In cooperation with the employers from the public medical sector, Paragona is looking for specialist doctors. Our job offers come from regional and university hospitals in south, central and northern part of Denmark.
Most of the offers are addressed to the specialist doctors in the field of radiology, gastroenterology, cardiology, internal medicine, psychiatry and more! You can check our CURRENT JOBS now.
If you are a healthcare professional, you are welcome to contact us anytime even though there is no current job opening for you listed on our website at the moment. Our team of professional recruitment specialists will assist you as soon as possible. You can contact us by registration on this website REGISTER WITH US or simply sending the email at firstname.lastname@example.org.
If your spouse is a healthcare professional, keep us informed, we will check the job opportunities for them.
Doctor’s Salary in Denmark
~ 54 000 DKK / month – 37 h /week (basic salary)
~ 70 000 – 80 000 DKK / month – salary with on-call duties
What are the requirements to apply to Denmark?
- Medical and specialist title recognized in the European Union
- EU citizenship in the EU
- Good teamwork, reliability, responsibility, flexibility
- Ability to complete the Danish intensive language course organised by Paragona
Denmark is Scandinavia's bridge to Europe. Conveniently situated close to the heart of Europe being a mixture of Scandinavia and the rest of Europe. Denmark has a high standard of living and ranks above average in many dimensions, like for instance work-life balance, social connections, environmental quality, civic engagement, education and skills, jobs and earnings, subjective well-being and personal security. Good work-life balance and positive attitude contribute to the fact that for years Denmark is at the top of the list of the happiest countries in Europe. Denmark is also known for its world class art and furniture design.
|GDP per capita IMF
|Human Development Index
|Euro Health Consumer Index
|Expenditure on health % of GDP WHO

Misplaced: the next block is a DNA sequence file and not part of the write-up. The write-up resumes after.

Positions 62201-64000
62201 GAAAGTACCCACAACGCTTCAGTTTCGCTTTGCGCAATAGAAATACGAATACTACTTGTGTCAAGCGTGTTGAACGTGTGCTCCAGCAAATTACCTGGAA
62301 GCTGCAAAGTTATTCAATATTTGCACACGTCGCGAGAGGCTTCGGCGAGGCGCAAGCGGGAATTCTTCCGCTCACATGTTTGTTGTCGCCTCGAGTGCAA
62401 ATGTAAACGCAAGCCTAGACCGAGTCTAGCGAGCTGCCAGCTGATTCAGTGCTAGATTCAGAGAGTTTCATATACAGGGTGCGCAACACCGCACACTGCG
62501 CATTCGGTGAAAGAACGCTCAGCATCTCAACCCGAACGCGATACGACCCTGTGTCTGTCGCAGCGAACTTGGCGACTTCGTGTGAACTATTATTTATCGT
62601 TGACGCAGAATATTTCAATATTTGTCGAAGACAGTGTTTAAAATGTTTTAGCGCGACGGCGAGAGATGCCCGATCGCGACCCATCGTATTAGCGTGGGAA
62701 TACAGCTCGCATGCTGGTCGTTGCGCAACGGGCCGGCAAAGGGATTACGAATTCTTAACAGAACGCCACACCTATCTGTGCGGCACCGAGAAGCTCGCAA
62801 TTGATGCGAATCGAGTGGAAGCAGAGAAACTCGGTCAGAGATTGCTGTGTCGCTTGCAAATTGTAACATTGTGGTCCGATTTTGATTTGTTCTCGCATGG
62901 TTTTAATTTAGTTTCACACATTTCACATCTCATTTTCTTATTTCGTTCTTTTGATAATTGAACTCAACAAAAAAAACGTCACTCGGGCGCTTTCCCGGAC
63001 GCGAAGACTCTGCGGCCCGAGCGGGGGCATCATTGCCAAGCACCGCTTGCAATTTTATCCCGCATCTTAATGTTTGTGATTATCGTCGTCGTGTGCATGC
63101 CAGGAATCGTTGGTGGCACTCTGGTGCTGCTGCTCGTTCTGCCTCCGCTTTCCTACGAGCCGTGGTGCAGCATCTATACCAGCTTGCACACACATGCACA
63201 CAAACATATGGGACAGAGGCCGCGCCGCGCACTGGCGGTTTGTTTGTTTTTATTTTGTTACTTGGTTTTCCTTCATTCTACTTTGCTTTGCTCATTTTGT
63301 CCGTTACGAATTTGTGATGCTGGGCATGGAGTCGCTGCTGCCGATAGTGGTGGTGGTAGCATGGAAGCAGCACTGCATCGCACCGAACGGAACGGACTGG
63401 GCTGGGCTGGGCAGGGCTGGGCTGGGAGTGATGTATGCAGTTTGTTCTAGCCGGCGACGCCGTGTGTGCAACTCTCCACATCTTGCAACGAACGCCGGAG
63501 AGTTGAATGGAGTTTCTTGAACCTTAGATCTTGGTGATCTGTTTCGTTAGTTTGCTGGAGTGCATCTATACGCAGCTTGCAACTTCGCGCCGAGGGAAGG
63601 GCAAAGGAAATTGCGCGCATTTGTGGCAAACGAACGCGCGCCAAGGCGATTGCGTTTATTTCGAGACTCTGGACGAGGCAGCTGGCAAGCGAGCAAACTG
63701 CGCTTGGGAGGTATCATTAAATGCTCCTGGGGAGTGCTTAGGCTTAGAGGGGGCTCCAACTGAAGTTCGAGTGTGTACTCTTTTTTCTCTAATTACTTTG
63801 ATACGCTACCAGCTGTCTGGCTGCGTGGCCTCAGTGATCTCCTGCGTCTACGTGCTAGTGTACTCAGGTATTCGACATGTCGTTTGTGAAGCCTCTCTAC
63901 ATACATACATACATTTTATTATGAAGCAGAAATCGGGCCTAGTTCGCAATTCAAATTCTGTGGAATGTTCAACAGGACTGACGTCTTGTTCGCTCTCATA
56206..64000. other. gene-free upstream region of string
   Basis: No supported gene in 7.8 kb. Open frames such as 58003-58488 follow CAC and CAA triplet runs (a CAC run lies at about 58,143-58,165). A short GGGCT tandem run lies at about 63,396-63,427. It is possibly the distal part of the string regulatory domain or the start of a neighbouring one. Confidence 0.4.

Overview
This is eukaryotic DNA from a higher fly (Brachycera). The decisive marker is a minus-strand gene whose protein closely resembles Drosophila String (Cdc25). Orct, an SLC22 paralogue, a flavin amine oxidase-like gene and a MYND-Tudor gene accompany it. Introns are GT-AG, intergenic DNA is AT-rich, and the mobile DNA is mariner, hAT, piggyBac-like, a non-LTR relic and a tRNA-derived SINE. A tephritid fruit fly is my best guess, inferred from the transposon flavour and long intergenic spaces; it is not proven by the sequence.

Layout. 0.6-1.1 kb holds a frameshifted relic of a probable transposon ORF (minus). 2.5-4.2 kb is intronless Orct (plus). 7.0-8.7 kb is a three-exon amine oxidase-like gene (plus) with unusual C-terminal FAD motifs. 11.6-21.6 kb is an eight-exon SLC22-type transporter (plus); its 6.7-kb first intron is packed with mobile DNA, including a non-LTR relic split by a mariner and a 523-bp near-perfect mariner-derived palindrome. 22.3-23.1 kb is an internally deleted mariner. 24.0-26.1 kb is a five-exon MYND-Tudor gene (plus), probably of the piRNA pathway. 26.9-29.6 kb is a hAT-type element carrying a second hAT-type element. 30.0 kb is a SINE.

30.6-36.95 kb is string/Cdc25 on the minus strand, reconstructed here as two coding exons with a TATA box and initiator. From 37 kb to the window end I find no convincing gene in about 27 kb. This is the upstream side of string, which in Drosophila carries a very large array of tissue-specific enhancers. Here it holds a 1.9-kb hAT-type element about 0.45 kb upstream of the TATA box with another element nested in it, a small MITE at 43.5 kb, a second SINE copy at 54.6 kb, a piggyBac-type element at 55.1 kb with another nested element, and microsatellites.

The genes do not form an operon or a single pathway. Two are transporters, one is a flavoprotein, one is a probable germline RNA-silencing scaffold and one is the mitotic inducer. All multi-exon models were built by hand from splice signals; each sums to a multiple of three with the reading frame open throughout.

|Life expectancy at birth WHO
|Expenditure on education
|European Happy Planet Index
Denmark is a rather small country so it is very easy to get around. The country has an extensive, big, fast and reliable train network allowing for cheap and environmentally friendly transportation within the country. Other European capitals are easily reached by low cost air carriers or trains.
The Danish health care service can be divided into 2 sectors:
- The primary health care sector
- The hospital sector
Health care is organized at three levels: the state, the regions and the municipalities. The regions (5) are responsible for running both the hospital and the primary care sectors. However, physicians in the primary care sector own their practices.
Approximately, 85% of health care costs are financed through taxes. The responsibility for running the service mostly lies with the regional authorities.
The general practitioners act as "gatekeepers". This means that patients start by consulting their general practitioners, who ensures that the patient is offered the care that they need.
Denmark spends approximately 10,80 % of gross national product (GNP) on health care. All residents in Denmark are covered by the public Reimbursement Scheme as it is financed through taxes.
Education in Denmark is compulsory for children and youth from the age of 6 to 15 or 16 although about 82% of young people take further education. Public schools are free of charge, about 15,6% of children attend private schools, which are supported by a voucher system. Secondary education is usually also free of charge and takes two to four years. Some education programmes are academically oriented, the most common being the Gymnasium. Others are more practically oriented, training students for jobs through a combination of instruction in vocational schools and apprenticeship. Education plays a key role in providing individuals with the knowledge, skills and competences needed to participate effectively in society and in the economy. In Denmark, 80% of adults aged 25-64 have completed upper secondary education, higher than the OECD average of 76%.